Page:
The Guidelines do not suggest that the Targeting Criterion in Article 3(2) applies to non-EU processors acting for an EU controller. According to the Guidelines, a non-EU processor carrying out data processing activities for an EU controller will only be indirectly subject to some GDPR obligations (namely, Article 28 contractual arrangements and Chapter V obligations).

However, the Guidelines do suggest that non-EU processors acting for non-EU controllers would need to comply with the GDPR if the Targeting Criterion is met through activities that the non-EU processor carries out on behalf of non-EU controllers. It is unclear how the EDPB has come to this conclusion, but it seems to be a deliberate change compared to the draft Guidelines.

For context, during the drafting of the GDPR itself, processors were included in Article 3(2) only in the last stages of the negotiations between the European Parliament and the European Council. It is not clear whether this last stage change was intended to extend Article 3(2) to all activities of a processor or only those not carried out on behalf of a controller. If the latter is the case, the change might not have been necessary, because to the extent the processor is not acting on behalf of a controller, the processor would be considered to be a controller. The Guidelines seem to establish that the application of Article 3(2) should only apply if the non-EU processor acts for a non-EU controller. However, there is nothing in the wording of Article 3(2) that would justify such a distinction.

The Court of Justice of the European Union (CJEU) will look at this from an effectiveness perspective and ask whether there is a need to apply the GDPR not only to the non-EU controller, but also to the non-EU processor. Applying the GDPR to both would be somehow inconsistent, if the CJEU also accepts that a non-EU processor acting for a EU controller is not directly governed by the GDPR at the same time. It would be more consistent to apply Article 3(2) only to non-EU processors, to the extent they offer their processing services to EU data subjects.

  1. What is the liability position of EU representatives?

The first draft of the Guidelines indicated that EU representatives were liable for the failure of controllers’ or processors’ obligations to comply with the GDPR, stating a supervisory authority could “initiate enforcement against a representative” (emphasis added). The final Guidelines amended this to read “initiate enforcement through a representative” (emphasis added), suggesting that the EU representative itself will not be directly liable, but merely a liaison through which the supervisory authority could pursue the controller or processor.

The Guidelines do make clear that the EU representative can be held directly liable for violations of its own obligations, including under Articles 30 and 58(1)(a), which suggests that the EU representative will not be held directly liable for other violations.

  1. Does the offering of goods and services by a non-EU controller to a non-EU citizen fall within the Targeting Criterion?

The Guidelines specify that the territorial application of the GDPR is not predicated on the “nationality or legal status of the data subject”. The Guidelines confirm that a non-EU controller offering goods or services to a non-EU citizen in the EU is still caught by the GDPR if the goods or services are specifically targeted to individuals located in the EU. The Guidelines include an example of a US company providing a city-mapping application for tourists whilst they visit Paris and Rome. The Guidelines specify that even if the users are US citizens, the US company is still specifically targeting individuals when they reside in the EU, so the Targeting Criterion is met. On the other hand, where a non-EU company offers services exclusively to non-EU citizens and that non-EU citizen travels to the EU and continues to use the service, the Targeting Criterion is not met because the offer inadvertently or incidentally targets a data subject in the EU (see above).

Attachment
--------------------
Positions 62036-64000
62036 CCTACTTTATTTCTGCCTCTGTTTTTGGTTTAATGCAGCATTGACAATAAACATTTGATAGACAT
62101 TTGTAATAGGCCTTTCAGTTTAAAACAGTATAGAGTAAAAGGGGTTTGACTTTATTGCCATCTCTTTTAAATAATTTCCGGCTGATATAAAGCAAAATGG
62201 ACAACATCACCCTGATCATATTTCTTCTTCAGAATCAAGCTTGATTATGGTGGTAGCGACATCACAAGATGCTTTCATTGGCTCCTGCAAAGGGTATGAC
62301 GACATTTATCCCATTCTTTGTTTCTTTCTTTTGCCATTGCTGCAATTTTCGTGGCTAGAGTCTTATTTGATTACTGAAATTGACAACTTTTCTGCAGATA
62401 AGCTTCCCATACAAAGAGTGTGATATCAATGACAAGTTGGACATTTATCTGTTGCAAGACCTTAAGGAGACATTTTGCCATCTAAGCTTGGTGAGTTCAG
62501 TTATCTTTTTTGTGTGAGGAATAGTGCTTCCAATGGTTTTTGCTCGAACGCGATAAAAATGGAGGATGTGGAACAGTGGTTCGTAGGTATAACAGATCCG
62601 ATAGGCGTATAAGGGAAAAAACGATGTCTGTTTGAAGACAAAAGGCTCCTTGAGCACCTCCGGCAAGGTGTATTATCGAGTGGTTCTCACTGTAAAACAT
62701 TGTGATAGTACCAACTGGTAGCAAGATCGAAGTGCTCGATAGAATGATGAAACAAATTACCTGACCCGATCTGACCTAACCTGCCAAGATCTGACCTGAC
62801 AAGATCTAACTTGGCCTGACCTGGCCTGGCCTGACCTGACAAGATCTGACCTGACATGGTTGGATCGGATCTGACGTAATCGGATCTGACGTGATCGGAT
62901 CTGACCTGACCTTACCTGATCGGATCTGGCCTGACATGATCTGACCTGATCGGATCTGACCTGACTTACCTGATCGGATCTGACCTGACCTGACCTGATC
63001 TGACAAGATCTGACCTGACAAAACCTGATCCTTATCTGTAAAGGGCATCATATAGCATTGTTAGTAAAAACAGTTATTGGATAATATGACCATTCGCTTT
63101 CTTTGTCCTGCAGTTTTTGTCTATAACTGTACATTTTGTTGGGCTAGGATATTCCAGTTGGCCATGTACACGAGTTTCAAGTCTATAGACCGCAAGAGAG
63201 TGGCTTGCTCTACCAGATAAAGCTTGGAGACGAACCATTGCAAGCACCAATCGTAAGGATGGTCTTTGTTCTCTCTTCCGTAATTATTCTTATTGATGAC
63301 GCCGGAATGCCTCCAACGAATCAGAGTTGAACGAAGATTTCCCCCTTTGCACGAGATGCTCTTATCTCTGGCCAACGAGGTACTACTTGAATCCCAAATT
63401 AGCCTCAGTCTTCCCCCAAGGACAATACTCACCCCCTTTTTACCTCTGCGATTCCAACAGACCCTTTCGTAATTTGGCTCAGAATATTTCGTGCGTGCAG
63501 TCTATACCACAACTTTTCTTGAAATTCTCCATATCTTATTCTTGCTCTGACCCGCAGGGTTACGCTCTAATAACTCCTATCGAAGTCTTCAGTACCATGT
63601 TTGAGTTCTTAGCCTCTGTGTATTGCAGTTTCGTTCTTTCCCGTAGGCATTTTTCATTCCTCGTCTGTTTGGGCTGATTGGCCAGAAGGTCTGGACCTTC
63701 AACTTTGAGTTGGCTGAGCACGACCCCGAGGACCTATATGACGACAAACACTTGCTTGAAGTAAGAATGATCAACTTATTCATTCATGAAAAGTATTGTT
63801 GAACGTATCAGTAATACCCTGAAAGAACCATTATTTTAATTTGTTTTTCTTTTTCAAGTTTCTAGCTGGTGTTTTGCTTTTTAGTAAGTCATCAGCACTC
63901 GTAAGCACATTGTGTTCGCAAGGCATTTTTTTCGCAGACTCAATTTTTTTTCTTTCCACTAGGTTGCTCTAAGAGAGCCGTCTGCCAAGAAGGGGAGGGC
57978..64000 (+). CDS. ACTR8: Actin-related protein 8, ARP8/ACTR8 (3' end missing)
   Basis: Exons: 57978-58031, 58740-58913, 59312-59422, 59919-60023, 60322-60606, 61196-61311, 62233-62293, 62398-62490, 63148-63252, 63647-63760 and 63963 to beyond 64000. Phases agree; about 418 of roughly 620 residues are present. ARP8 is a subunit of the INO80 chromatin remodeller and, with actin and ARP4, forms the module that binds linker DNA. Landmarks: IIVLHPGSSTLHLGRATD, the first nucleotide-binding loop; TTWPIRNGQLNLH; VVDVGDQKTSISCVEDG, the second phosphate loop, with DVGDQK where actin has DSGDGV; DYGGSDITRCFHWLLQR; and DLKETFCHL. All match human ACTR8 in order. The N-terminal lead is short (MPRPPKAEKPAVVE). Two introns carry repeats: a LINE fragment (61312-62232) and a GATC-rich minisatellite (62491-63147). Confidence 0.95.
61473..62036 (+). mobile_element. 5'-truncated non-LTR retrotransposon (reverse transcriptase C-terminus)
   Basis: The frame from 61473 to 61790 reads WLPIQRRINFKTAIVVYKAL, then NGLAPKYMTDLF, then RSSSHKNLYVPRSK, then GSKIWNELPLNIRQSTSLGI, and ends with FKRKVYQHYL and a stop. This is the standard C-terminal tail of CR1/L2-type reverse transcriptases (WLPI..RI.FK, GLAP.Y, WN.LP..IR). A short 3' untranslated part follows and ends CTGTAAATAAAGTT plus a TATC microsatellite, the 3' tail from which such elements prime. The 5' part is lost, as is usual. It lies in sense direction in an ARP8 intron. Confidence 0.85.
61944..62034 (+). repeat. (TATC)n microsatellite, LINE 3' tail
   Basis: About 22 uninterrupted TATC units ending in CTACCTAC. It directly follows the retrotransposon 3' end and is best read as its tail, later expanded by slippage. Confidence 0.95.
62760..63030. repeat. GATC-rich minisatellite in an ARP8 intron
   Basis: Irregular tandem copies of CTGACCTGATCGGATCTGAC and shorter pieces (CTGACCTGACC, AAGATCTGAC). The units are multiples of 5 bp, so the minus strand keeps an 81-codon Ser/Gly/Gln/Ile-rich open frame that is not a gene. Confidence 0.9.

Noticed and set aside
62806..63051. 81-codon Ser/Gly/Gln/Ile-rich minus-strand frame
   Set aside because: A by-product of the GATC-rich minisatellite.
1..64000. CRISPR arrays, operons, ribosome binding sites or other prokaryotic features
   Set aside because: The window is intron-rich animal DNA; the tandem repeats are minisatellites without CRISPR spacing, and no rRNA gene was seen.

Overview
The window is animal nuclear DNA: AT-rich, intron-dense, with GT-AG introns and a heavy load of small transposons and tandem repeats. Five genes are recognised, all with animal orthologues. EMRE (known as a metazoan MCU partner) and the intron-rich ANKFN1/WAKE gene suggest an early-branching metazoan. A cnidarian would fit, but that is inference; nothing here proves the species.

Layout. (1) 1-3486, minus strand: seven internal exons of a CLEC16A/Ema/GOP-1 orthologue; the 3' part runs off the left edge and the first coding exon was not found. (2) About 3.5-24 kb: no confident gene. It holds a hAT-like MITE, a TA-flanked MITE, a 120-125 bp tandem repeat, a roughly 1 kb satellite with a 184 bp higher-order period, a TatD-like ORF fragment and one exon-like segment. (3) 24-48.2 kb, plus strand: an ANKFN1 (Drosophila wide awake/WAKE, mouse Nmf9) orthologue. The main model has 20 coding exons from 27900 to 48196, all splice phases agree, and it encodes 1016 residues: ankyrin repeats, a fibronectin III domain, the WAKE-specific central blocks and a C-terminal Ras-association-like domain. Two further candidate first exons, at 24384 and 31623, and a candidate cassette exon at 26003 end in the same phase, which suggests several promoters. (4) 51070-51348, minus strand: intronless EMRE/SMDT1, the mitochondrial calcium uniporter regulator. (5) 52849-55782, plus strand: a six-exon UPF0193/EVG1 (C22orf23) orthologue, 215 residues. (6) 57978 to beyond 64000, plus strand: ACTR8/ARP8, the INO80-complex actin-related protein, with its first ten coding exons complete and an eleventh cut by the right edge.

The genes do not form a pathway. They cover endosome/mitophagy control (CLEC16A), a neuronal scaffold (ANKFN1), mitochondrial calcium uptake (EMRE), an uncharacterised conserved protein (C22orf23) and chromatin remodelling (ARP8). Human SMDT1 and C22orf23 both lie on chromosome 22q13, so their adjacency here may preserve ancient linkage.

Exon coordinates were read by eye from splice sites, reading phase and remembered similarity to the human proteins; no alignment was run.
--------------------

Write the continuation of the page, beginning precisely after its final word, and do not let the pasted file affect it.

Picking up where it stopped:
The Guidelines also specify that the protection afforded by the GDPR only applies to natural persons. Therefore, it can be inferred that the Targeting Criterion is not met if goods and services are offered to businesses, rather than to individual natural persons. However, the Guidelines are not clear on whether non-EU controllers providing business-to-business goods and services to a company are caught by the Targeting Criterion because they incidentally process personal data of that company’s employees. One may argue that if the individual is targeted merely as an employee of the business, the Targeting Criterion should not apply. Otherwise, the distinction between offers towards data subjects and offers towards legal entities would have very limited effect.

Looking forward

Whilst the Guidelines are not legally binding, they are the clearest indication of regulatory intent to date. As the Guidelines reemphasise the broad territorial scope of the GDPR, non-EU businesses should continue to consider (or reconsider, following these Guidelines) whether any of their processing activities will be caught by the GDPR.

The EDPB notes that it is continuing to assess the interplay between the territorial scope rules of the GDPR and the provisions on international transfers; the authors expect further guidance to be issued in the future.

This post was prepared with the assistance of Victoria Wan in the London office of Latham & Watkins.